This raises the possibility that, one day after 1908, the elderly Thomas Hardy paid a visit to the museum and set eyes on the bird that he had written about, so eloquently, some thirty years earlier. I doubt that he would have been that delighted. His dislike of the ill-treatment of birds seems to have intensified as he grew older, and times were changing, too; both taxidermy and the practice of shooting very rare birds would soon fall out of favour. One of the 19th-century arguments had been that shooting was the only way to be certain of identification (‘what’s hit’s history; what’s missed’s mystery’), but cameras and binoculars were now available. The ornithologist T.A. Coward, writing about the cream-coloured courser in 1920, put the case clearly: ‘If there is no error about the facts – that the birds were seen in the flesh is not absolute proof – what is the excuse for the slaughter? Why may a man shoot birds which, so far as any one can tell, might nest?’
One day, in my quest for the Batcombe courser, I drove to the County Museum in Dorchester. Standing on the town’s busy high street, and built in 1881 to replace the earlier museum, it’s a splendid example of Victorian Gothic architecture. It houses a vast number of archaeological artefacts, and a replica of Thomas Hardy’s study, though the main visitor attraction last spring was the cast of a dinosaur skeleton, ‘Dippy the Diplodocus’, on a nationwide tour. I was taken round the back of the museum, to a quieter street and an unmarked green door. Inside, in a cluttered storeroom that smelled of camphor or some other insecticide, was the natural history collection. The walls were mounted with stags’ heads, and a brown hare stood beside an albino badger on a wooden cabinet, but what caught my eye was the glass-fronted cases within which species of rare birds had been arranged by Victorian taxidermists in supposedly lifelike poses: storm petrels, little auks, a Kentish plover. In one tableau, a chough perched on a rock, its wings frozen in mid-flap; in another, a black-throated diver sat on a fake nest. A few feet away, wrapped in thick plastic from which its dark beak and a portion of head were visible, was a whooper swan.
This is only the beginning; according to Geoff Turnock, a volunteer who is cataloguing the collection, there are more than a thousand birds in the store. Most are skins, packed in big cardboard boxes. A box of puffins. A box of jackdaws, a box of cuckoos, a box of turtle doves and stock doves. One box was labelled ‘Hoopoes and Kingfishers’. I took it to a table and lifted the lid on a jumble of little birds sealed in plastic bags. The hoopoe – just one hoopoe – was lying on top of the kingfishers, its crest, that wonderful, expressive crown of feathers, half-crushed. It had a single glass eye; the other an empty socket. It was shot on 3 September 1840, which encouraged me in the hope that it might be the bird that accompanied the cream-coloured courser to the museum in 1908; but Geoff checked the records: this is a different hoopoe.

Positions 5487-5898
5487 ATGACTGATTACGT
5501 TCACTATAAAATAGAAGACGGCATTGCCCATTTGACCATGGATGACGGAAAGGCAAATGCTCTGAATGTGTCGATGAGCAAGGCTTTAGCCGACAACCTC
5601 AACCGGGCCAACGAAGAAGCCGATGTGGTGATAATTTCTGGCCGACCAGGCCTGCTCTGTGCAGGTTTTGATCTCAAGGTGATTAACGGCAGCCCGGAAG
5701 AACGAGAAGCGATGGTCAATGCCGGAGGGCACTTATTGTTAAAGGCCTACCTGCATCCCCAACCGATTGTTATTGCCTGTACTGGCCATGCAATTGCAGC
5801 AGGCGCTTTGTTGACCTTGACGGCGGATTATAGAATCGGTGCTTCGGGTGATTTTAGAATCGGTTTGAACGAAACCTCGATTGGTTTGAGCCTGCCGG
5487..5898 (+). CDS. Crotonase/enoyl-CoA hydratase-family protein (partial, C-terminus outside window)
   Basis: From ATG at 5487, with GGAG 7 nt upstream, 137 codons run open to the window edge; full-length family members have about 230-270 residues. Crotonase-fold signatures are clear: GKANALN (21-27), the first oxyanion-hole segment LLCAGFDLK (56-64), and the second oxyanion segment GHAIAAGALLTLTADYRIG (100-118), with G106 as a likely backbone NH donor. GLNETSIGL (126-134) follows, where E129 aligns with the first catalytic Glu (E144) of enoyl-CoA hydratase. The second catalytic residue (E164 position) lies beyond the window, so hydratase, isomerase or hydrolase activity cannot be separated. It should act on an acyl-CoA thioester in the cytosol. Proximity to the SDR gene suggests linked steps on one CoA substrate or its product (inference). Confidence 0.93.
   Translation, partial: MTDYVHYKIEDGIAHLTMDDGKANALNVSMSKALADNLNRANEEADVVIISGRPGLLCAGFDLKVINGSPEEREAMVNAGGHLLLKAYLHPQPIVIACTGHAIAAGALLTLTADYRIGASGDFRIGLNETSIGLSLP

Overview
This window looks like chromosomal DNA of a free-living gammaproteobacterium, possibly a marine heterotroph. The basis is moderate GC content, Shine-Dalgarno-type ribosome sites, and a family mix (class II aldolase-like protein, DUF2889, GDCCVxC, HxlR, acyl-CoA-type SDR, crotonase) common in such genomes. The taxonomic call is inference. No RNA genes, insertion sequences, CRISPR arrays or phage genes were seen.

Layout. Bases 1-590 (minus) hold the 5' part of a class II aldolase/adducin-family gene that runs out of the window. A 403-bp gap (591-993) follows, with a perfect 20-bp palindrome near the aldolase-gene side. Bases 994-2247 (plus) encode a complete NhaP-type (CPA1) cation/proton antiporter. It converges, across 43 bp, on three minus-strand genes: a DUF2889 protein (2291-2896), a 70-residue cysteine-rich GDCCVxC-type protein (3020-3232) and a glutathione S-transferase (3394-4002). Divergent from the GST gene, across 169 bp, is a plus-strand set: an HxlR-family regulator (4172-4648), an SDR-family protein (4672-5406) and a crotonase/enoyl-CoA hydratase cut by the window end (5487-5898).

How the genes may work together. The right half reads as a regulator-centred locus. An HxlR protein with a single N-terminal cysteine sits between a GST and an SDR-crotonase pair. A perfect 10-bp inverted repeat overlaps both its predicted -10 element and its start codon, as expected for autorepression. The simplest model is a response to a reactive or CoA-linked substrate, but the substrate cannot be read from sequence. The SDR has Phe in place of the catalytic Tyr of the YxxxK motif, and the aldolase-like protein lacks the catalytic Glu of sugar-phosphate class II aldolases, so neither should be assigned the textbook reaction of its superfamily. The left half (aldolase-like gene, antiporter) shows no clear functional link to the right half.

I picked it up, nonetheless. How light it seemed; how shrivelled, how desiccated. Flying, feeding, preening, singing, birds live lives of driven intensity and lyric grace, they are the bright angels of our world, and for them to be reduced to these husks, plumage faded, claws curled, is utterly sad. With a sinking heart, I checked the other boxes. No cream-coloured courser. Maybe it was moth-eaten when it arrived at the museum – maybe that was why the Ilchesters had finally decided to hand it on – and the museum’s curator threw it out with the rubbish: who knows? The fate of the bird shot in 1853 on Batcombe Down, and that made its way into one of the most evocative novels about the English countryside, remains unclear.
I’ve still never seen a cream-coloured courser in Britain, and now I’m not sure how much I want to. I don’t keep lists any longer, and I worry about very rare birds. The freak cream-coloured coursers that appear here every few years and arouse such excitement are not regular migrants, like swallows and swifts; nor are they romantic wanderers that have, on a whim, chosen to visit these shores. They are aliens: disorientated and lost, both geographically and in the more profound sense that the reason for their existence is all but gone. Unable to find their way back, they have little chance of survival, let alone of meeting another of their own kind. If I am ever to watch cream-coloured coursers, I very much hope that it will be where they are in their element, in the dry countries of North Africa and the Middle East, their native home.